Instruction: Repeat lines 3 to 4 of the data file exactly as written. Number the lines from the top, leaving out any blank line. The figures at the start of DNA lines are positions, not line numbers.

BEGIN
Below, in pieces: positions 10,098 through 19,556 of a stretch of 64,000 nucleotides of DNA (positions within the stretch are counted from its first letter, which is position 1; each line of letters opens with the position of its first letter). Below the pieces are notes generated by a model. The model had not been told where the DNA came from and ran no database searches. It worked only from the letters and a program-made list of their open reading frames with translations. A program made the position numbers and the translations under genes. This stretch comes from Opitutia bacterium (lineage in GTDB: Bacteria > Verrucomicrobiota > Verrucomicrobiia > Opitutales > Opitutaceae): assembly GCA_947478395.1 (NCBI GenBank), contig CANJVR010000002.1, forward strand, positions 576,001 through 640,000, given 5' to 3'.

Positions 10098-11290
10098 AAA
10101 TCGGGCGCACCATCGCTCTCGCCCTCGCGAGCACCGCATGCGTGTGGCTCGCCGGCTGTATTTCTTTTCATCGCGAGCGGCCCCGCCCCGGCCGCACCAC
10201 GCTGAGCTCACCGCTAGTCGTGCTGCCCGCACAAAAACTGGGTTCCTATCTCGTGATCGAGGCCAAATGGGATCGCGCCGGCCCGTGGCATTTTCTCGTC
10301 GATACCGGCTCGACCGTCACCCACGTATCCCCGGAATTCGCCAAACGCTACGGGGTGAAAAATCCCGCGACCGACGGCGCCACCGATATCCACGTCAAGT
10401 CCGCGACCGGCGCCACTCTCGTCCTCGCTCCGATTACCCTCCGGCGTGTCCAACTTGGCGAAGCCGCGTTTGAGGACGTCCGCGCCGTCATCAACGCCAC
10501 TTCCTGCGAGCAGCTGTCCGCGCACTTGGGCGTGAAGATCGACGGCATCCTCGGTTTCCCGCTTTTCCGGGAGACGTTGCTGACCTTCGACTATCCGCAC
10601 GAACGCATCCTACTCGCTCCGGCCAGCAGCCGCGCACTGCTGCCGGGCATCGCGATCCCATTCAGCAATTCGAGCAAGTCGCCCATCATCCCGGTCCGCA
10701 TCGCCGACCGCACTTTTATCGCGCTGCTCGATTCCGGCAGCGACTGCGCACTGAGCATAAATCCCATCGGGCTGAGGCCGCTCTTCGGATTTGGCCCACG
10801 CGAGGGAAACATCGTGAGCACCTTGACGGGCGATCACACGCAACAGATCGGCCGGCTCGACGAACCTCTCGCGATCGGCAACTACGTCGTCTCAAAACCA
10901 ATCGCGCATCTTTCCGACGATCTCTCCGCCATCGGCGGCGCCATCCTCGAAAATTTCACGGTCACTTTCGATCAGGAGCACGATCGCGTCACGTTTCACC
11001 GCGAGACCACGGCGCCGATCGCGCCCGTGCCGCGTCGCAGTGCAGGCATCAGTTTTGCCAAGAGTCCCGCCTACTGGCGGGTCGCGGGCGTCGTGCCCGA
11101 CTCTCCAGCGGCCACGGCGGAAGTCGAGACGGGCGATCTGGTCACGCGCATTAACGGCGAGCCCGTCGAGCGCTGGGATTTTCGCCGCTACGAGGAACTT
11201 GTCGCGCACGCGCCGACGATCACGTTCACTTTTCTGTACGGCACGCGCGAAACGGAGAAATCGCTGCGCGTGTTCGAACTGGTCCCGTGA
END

10098 AAA
10101 TCGGGCGCACCATCGCTCTCGCCCTCGCGAGCACCGCATGCGTGTGGCTCGCCGGCTGTATTTCTTTTCATCGCGAGCGGCCCCGCCCCGGCCGCACCAC